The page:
The second most prevalent urological malignancy in middle aged and elderly men is bladder cancer, with 90% of the cases being transitional cell carcinomas. The success of current systemic and intravesical therapeutic agents, such as cisplatin, thiotepa, Adriamycin, mitomycin C, and bacillus Calmette-Guerin, is limited with recurrence rates reduced to 17-44%. In addition, most of these agents require instrumentation of the urinary tract and are delivered at a significant cost and potential morbidity to the patient. Fluroquinolone antibiotics such as ciprofloxacin, which can be administered p.o., may have a profound effect in bladder cancer management. This is primarily based on limited in vitro studies on tumor cells derived from transitional cell carcinoma of the bladder that revealed a dose- and time-dependent inhibition of cell growth by ciprofloxacin at concentrations that are easily attainable in the urine of patients. However, the mechanism(s) by which ciprofloxacin elicits its biological effects on bladder cancer cells is not well documented. Our experimental data confirm previous studies showing the in vitro cell growth inhibition of the transitional cell carcinoma of the bladder cell line HTB9 and further showed the induction of cell cycle arrest at the S/G2-M checkpoints. In addition, we found down- regulation of cyclin B, cyclin E, and dephosphorylation of cdk2 in ciprofloxacin-treated bladder tumor cells. There was also an up-regulation of Bax, which altered the Bax:Bcl-2 ratio, which may be responsible for mitochondrial depolarization reported to be involved prior to the induction of apoptosis. The cyclin-dependent kinase inhibitor p21(WAF1) level was found to be decreased within 12 h of ciprofloxacin treatment and disappeared completely when HTB9 cells were treated with 200 μg/ml ciprofloxacin for 24 h. The down-regulation of p21(WAF1) closely correlated with poly(ADP-ribose) polymerase cleavage and CPP32 activation. Recent studies revealed that p21(WAF1) protects cells from apoptosis by arresting them in G1 and further binds to pro-caspase-3, preventing its activation and thus, inhibiting the apoptotic cascade. Hence, the down-regulation of p21(WAF1), together with the alterations in Bax and cdk2 as observed in our studies, may define a novel mechanism by which ciprofloxacin inhibits tumor cell growth and induces apoptotic cell death. The results of our current studies provide strong experimental evidence for the use of ciprofloxacin as a potential preventive and/or therapeutic agent for the management of transitional cell carcinoma of the bladder.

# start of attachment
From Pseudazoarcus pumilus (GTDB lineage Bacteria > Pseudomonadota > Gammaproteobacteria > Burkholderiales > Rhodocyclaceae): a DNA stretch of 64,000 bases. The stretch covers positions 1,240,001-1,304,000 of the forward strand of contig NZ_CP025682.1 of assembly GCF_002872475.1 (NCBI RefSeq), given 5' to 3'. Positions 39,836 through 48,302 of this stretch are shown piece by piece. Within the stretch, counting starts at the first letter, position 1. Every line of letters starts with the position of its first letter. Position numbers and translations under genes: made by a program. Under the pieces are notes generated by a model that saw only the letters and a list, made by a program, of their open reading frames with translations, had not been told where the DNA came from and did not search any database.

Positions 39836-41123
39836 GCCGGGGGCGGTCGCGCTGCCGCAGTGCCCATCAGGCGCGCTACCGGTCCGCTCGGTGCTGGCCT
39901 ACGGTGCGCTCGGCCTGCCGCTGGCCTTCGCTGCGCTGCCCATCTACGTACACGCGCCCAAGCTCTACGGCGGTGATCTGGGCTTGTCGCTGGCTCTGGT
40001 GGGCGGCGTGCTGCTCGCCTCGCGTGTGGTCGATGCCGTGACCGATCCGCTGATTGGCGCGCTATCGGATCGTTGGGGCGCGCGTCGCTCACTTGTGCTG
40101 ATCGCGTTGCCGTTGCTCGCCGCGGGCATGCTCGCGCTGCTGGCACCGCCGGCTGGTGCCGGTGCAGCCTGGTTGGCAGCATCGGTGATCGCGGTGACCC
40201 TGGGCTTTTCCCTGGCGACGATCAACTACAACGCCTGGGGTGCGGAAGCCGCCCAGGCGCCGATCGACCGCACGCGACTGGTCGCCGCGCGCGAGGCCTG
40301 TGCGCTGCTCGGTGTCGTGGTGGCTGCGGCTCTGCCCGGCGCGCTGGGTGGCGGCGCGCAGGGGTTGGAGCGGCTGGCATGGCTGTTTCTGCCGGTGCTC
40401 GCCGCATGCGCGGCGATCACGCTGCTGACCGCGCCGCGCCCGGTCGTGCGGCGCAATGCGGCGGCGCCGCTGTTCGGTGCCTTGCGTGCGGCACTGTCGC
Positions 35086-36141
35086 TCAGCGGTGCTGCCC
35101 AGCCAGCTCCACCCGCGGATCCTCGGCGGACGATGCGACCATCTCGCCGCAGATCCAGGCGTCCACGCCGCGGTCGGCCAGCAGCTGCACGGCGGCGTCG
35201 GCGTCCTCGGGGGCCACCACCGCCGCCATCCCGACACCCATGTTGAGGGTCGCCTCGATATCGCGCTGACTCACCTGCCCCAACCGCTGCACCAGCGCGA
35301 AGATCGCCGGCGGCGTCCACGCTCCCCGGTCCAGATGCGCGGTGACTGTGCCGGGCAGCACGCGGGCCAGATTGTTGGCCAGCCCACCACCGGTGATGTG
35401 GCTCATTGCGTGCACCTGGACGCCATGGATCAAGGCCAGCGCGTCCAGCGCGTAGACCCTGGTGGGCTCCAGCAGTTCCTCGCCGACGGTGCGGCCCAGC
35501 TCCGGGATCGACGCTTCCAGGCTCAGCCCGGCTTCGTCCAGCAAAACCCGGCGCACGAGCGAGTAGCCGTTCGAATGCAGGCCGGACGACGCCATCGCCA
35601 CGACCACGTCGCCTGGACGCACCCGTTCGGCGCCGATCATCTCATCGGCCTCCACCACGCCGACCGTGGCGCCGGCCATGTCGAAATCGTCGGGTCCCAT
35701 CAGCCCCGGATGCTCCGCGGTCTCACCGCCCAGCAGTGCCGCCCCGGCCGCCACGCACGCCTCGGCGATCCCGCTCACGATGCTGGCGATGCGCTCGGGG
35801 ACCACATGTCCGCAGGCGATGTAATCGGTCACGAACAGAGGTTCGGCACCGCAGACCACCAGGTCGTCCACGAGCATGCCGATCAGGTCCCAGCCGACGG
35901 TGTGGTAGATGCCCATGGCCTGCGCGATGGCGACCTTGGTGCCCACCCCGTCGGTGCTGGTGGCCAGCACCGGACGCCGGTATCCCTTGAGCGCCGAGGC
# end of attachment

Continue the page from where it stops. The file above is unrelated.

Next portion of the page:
|Number of pages||10|
|Journal||Clinical Cancer Research|
|State||Published - Mar 1 2000|